People who believe they have purpose in life to lead work harder, accomplish more, and live longer than do their peers. It truly is a calling and I am not speaking religiously. While most will be quite content to go to work, collect a paycheck, and spend that paycheck on flat screen televisions and fun-filled weekends, superlative leaders will not, indeed cannot be content with just that.

They need to feel successful. They need to recognize progress. They need to make decisions, to establish direction, to make things happen.

And they do.

How to recognize purpose.

And here’s how that happens…and why you as a superlative leader yourself, outdistance yourself from mere mortals. You recognize a sense of purpose because:

  1. You have an elevated mindset. Some men lay bricks, you build cathedrals. You see farther. You understand how this act leads to that achievement. You don’t live from paycheck to paycheck. You live from beginning to end, from start to finish, out of the past into the future. The little things you do may appear to be random and incidental to some but you understand that great accomplishments are realized through dozens, perhaps hundreds of small acts.
  2. You think optimistically. I am not suggesting a positive thinking fantasy as is often promoted. Positive thinkers simply reject or discount negative evidence. Optimistic thinkers are quite aware of the circumstances and conditions, good and bad, but they have confidence in their abilities and that of those with whom they have surrounded themselves that obstacles can be overcome, setbacks can be reversed, and bad can be displaced with good and that is will not happen simply because one vocalizes positive words or harbors positive thoughts. Superlative leaders know it will happen as the result of definitive and intelligent action.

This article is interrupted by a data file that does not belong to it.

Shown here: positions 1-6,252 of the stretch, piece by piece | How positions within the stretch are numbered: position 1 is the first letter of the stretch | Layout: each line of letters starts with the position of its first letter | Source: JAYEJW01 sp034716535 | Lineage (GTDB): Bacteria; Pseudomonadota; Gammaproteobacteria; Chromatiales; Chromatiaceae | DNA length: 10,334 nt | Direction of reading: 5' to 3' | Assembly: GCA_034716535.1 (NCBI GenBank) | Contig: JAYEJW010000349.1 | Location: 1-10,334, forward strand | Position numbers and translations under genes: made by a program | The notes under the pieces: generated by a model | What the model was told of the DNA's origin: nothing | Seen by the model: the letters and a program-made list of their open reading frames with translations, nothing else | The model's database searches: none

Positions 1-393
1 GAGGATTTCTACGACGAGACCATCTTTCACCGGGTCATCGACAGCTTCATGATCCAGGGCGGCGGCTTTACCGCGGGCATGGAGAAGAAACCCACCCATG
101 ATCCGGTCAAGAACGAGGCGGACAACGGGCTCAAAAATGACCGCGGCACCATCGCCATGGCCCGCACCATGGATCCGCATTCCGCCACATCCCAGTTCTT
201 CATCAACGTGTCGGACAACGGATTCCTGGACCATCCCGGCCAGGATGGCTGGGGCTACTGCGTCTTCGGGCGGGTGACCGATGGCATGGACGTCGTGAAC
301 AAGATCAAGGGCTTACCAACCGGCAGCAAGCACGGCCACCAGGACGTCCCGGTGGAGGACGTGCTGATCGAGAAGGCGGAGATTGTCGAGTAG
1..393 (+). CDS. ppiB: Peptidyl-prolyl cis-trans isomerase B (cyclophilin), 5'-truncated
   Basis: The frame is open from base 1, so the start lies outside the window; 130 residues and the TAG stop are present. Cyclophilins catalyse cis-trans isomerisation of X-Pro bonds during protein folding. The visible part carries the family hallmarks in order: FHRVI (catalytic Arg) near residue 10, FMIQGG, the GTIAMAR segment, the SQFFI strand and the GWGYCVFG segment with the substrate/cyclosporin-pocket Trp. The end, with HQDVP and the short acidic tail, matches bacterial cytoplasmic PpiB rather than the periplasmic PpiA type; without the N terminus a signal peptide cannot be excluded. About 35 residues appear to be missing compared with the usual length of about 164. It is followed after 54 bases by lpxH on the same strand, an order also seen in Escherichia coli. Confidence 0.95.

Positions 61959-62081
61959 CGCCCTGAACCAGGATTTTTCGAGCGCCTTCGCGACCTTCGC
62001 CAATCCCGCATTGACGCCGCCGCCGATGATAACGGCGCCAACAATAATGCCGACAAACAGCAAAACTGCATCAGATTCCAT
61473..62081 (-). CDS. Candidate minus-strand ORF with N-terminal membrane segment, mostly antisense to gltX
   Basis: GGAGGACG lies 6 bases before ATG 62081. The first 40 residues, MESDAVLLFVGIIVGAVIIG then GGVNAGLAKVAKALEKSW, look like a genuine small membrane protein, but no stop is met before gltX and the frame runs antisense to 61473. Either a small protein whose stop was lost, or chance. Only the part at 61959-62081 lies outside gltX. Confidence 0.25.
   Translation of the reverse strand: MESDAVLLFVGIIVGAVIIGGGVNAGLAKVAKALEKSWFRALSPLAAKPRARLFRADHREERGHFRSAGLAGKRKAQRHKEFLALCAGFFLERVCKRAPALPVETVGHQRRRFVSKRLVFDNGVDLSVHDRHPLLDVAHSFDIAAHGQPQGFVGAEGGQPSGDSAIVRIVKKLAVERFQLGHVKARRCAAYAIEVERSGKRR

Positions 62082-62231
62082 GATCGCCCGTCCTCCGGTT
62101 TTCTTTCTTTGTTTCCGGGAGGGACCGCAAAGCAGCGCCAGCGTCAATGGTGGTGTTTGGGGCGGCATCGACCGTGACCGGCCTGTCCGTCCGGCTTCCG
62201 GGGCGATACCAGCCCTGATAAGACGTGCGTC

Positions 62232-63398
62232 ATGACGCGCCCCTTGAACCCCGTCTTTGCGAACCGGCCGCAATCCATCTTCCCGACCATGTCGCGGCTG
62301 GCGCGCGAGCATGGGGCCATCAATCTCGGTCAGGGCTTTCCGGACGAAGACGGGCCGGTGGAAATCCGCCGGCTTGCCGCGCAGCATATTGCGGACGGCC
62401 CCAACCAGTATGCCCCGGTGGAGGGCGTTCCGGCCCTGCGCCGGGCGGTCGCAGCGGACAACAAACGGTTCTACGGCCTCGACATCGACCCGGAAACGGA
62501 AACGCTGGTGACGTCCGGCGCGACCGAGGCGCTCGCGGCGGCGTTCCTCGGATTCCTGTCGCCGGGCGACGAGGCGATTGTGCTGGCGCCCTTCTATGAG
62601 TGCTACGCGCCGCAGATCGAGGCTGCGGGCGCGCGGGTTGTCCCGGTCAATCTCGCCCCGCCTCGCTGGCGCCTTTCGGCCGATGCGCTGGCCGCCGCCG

3. You think in terms of accomplishments and achievements not merely tasks and activities. True enough you do lots of things. You check off lists of tasks and you stay plenty busy. But you measure life…and the purpose of it…in terms of what’s been realized, what’s been accomplished, not just how busy you’ve been. Doing lots of things may be enough for some. Superlative leaders do things that accomplish much. You do not ask yourself what you have done nor do you satisfy yourself with being busy. You ask yourself what has been accomplished.
  4. You rephrase and restate your life in terms of what’s important. Your values manifest themselves as consequential to what you do. You may sell furniture but you understand that you are providing others with furnishings that make up a home. Your company may sell windows and doors but you know you are providing security and beauty for people who need protection form the elements and intruders. You may teach a class but you understand that you are giving information and tools to people who can build a life with what you’re teaching.
  5. You can answer 5 questions about your life.
    1. Why do I have a job?
    2. Why must I and my co-workers do our jobs?
    3. What do my customers, clients, or constituents want as a result of my job?
    4. Why is that important to them?
    5. Why does that matter to me?

When you can internalize and answer the above, you have begun to recognize purpose for your life. You begin to realize it has meaning far above what you might have ever thought. Superlative leaders do this all the time. It keeps them going because purpose is the total of life’s experiences and responsibilities, not the end result. It is the journey, not the destination.

Leave a Comment

The reCAPTCHA verification period has expired. Please reload the page.

This site uses Akismet to reduce spam. Learn how your comment data is processed.